t3wisted iato'el sy,"ireuitu's -and inefifi'ent
contrivances -thitdefeat instead 'of promoting
9'the ends for which -they--werehdmilt'' - -
--The pglicy of. the :Compa~nywill be in-keep
, ing uith'the..enlightenment of thee age in which
-e live.; in obedienee to the imriiutaibhe Jaims of
tr-ade thainow c'ommand thimdi'nae anud obedi:
ence alik'e-of n'on-arehens hunerals, State and
- ndividuals -it will be' to iniike~ iistr'ighrest
and shortest line- possibfe- bltween the valleys
on the other side of the-inountainfraind tierad
exptlrse fgocean 'to *whwh-heir, productions
naturally tend Thinwillbe iee'd weith:
the bott interestsof :the State, beciuse it wuiff
secure to-heriil'he commhercial adentib slie.
contemplates;:inacoordance with those'-f til
Road, by controlling all thle tra1ie whieh-itsalo-,
eation adamits of: for. no commerce is secure that
tnay finddthe samesznrketa~hy a shodterrouteA
nthe shdrtest and straightestlins. lygn
hsapeTo eseinp'mjry~from new Roads constrnct
ed on shorter litres. <'Ours shortest line is fromi
Anderson by way of Abbeville C. H. and Edge
field C4HWte'Aiken.- How will this comport|
~ ith thiieinterests of Anderson, Columbi, and
the Greenville -Railroad? We have shown what
will resnlt, from the construetion of the Savannah
R4ver.Valley Railroad. This cannot be half as
bad for eitber of these interests. The trade of
Columbia with the interior region tributary to
the Greenville Road will remain undisturbed.
Nearly all the local traffic on this Road will con
tine unmolested. Hamburg and Augusta will
not be brought nearer to Anderson and as near
to Greenville as Columbia, causing the loss of
trade to one and traffic to the other. Columbia
will receive all the goods intended for distribu..
tion in- the Middle Districts, coming by the Blue
Ridge, and the Greenville Railroad will get the
transportation. What is destined for Charleston
and the Atlantic ocean will take the straight
road to Aiken. It has been suggested that a
compromise might be effected. That the Blue
dgm. RailProad should om t OOAtid eror then
give the Greenville Railroad abot 40 miles of
transportation. on their Road from the Blue
Ridge business.- Grant that' this was possible,
what would.GoluInbia or the Greenville Raji
road gain by it? All the business from the west
destined for lhejeaboard would of course tak6
the"96 branch, and not pass -through Columbia.
All the business of Greenville, and the whole
region around having the same destination, mid
-that now passes through Coluombia, would .take
the same course. The Greefaville Ratlroad would
-sain 40 miles of transportation from the Blue
kdgt, and lose the traffi frbm Ninety-six to
Columbia on all the business that Greenville
and the surrounding. tountry transacts with
We think, then, it plainl results from all we
have said, that the Blue Rhe. .ailroad, the
Greenville Rnirgnd, and.the e es of Columbia
atid Clfiirlestonslhould at once harmonize upon
the.followintagplan :ts the only one aiculated to
'avert the efils threatened by the Savannah
.River Valley -Road and Wcnre all the idvant
ges expected froui the Blue Ridge' This iiMour
plan. That the Greenville Railroad and hthe city
of. Columabia should withdraw their support
from' the schems of Ardersoni to connet itself
by a direct line with- Hamburg, Autrusta' arid
Savanbah.. That if Anderson" persist in -thiS
schemei that Columbia and the ,Greenville Rail
road give theirtsuppbrt t6 the Belton.connetuonu
-That if Anderson.recede, Columbiat- Anderson,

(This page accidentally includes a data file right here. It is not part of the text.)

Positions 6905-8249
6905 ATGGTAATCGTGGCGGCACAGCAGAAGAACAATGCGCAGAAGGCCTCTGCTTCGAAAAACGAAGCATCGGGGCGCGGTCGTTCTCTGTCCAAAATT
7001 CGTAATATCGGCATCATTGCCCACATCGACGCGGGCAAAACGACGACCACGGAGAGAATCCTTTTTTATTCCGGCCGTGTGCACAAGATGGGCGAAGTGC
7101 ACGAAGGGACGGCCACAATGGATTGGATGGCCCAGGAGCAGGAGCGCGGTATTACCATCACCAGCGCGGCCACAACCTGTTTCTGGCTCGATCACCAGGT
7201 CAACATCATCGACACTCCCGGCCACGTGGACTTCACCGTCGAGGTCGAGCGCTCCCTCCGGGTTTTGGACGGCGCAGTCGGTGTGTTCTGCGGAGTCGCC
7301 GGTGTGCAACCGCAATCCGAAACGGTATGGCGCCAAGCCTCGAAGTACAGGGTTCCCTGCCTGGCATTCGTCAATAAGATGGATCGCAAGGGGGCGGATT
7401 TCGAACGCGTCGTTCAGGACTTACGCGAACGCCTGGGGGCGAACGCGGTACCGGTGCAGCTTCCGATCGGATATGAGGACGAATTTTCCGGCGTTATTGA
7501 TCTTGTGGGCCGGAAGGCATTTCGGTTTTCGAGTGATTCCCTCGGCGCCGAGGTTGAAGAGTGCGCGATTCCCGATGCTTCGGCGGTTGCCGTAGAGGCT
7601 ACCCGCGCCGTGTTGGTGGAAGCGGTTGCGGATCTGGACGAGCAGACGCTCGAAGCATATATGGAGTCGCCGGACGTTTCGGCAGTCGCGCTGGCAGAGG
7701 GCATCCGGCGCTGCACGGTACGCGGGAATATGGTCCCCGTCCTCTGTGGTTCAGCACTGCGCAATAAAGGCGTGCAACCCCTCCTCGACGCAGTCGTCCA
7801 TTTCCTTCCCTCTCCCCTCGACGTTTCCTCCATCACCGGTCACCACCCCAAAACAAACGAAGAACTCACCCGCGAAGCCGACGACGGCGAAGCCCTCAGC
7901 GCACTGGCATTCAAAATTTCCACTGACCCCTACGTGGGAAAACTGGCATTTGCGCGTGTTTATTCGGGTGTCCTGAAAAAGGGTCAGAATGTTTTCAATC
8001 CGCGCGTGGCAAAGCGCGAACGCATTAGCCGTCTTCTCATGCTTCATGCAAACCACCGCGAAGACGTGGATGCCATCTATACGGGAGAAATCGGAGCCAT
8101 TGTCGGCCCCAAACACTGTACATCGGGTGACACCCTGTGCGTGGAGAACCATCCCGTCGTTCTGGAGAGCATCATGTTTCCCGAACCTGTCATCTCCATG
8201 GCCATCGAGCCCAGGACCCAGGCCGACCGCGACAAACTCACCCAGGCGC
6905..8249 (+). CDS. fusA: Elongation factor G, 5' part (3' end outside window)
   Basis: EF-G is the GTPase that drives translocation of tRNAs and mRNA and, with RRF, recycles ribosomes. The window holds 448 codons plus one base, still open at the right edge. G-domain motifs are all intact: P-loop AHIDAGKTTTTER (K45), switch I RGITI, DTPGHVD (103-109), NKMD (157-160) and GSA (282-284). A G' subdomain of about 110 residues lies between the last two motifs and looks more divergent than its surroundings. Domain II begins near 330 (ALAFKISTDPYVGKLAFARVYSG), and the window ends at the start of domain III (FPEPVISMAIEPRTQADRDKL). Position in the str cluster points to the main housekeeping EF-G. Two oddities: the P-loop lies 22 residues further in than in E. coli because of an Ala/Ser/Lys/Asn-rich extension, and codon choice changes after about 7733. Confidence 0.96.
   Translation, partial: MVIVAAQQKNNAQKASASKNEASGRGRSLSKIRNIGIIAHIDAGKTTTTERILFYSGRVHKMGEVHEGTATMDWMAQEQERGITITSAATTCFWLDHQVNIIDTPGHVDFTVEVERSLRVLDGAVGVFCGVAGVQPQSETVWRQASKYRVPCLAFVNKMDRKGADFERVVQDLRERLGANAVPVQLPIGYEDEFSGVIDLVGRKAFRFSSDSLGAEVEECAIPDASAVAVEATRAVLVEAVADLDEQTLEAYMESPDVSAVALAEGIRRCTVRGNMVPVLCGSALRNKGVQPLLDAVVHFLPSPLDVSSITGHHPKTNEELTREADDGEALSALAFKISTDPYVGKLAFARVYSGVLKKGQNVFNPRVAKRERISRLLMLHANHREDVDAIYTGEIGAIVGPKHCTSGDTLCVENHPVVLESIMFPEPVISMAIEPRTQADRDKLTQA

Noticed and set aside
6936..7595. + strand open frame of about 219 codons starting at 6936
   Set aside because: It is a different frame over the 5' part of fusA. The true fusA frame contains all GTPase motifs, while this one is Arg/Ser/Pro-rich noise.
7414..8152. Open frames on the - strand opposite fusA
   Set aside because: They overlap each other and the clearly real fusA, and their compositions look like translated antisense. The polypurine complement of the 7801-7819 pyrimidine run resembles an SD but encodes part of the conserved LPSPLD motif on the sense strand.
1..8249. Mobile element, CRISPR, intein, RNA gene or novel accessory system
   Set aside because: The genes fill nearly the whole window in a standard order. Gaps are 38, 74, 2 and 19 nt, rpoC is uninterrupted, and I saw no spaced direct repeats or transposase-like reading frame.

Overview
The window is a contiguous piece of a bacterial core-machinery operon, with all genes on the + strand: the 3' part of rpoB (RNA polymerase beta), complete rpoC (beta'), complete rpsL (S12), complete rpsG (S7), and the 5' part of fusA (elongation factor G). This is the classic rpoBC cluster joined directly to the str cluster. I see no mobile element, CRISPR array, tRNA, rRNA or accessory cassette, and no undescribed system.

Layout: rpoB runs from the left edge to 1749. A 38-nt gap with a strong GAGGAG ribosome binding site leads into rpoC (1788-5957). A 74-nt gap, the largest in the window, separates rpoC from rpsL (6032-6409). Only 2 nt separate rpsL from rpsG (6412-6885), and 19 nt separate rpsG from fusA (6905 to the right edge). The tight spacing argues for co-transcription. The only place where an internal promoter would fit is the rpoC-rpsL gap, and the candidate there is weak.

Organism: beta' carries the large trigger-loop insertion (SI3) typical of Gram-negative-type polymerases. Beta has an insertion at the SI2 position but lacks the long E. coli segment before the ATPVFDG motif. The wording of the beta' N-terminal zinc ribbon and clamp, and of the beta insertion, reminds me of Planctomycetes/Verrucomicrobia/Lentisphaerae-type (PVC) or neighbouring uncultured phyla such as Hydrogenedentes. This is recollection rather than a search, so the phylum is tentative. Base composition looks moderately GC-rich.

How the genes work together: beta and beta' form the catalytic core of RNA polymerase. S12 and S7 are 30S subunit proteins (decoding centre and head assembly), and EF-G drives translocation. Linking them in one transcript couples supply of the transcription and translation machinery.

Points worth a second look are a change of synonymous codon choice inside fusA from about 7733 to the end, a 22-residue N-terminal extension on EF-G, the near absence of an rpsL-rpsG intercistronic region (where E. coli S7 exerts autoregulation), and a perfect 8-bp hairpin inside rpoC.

and Charleston unite-with the South Carolina
Railr oad in subscribing. to the Blue Ridge an
am'out suifficient to -Construct it branch ol the
latter Road direit from Anderson to Aiken.
The speedycommendiment of this-branch is the.
only nienstrd'that'will save Colunibia from the
threatened -evilsof .the Svannah River 'Road.
Sp L) rHjtARQLINA.
ARTHUR SIMKIN DlR
WEDNE SD A'
Wz are indeb ted todf il. PAwEE BACoN, the bet.
o damasoi-iate;oi a rui sitnd of
chusti rapet, kindly placed- pon ou tablc
omad These deliion-i'miks of ap roba
a j Vpoor edil alwayuindicati'a thoughtfui
P Su,'-Ias we d o ' w t o t a
1lacere motidu' of' titode.
Our Advertising Columns.
BuSINESS men are now properly appreciating the
benefit to be derived from advertising in our paper.
We are glad of it, on our own a(count as well as
theirs. The circulation of the Advertiser is daily and
rapidly increasing. It is very certain that there is no
better medium on this tide of the State, for merchants,
manufacturers, and tradesmen generally to use, in at
tracting public notice to their respective wares. We
not only insert all notices committed to us handsome
ly and conspicuously, but we have a habit of direct.
ing the attention of all readers to them, which amounts
to almost the same thing as a double advertisemeit.
Those who have not yet tried our colunms for purpo.
ses of this kind would do well to think about it.
This week, we give several new Advertisements
One is from Mesrsrs SNOWDEN & SHEAa, an old anti
well tested firm, whose successful mode of doing busi
ness is perfectly well known. A second is from R. L.
DELPR, who has received, some stuperior Cotton girts.
A third one is the notice of JoElt Ctiaar, who is
going to open the old Atnerican of flamburg in newa
anid improved style.
Then there are some advertisements wshich have
been in a week or two, viz: that of BEAU. & S'ro
VAtL;, and of Woon & S-rUDDAaD, all of Augusta'
Please read them carefntily and find out the advanta
-ges they warrant to their customers, ,Don't overlookt
FooAa-rtE & DELAND, and he sure alio to glance at
'att the various other notices of' Schiools; SalosPlank
Rtoads, Rarbecuesi, &c..
factoring-na fine Soda Water as can be had any where.
Let every one call and try it. .It is, a good thing for
the stomach and thirowvs off many a febrile symptom.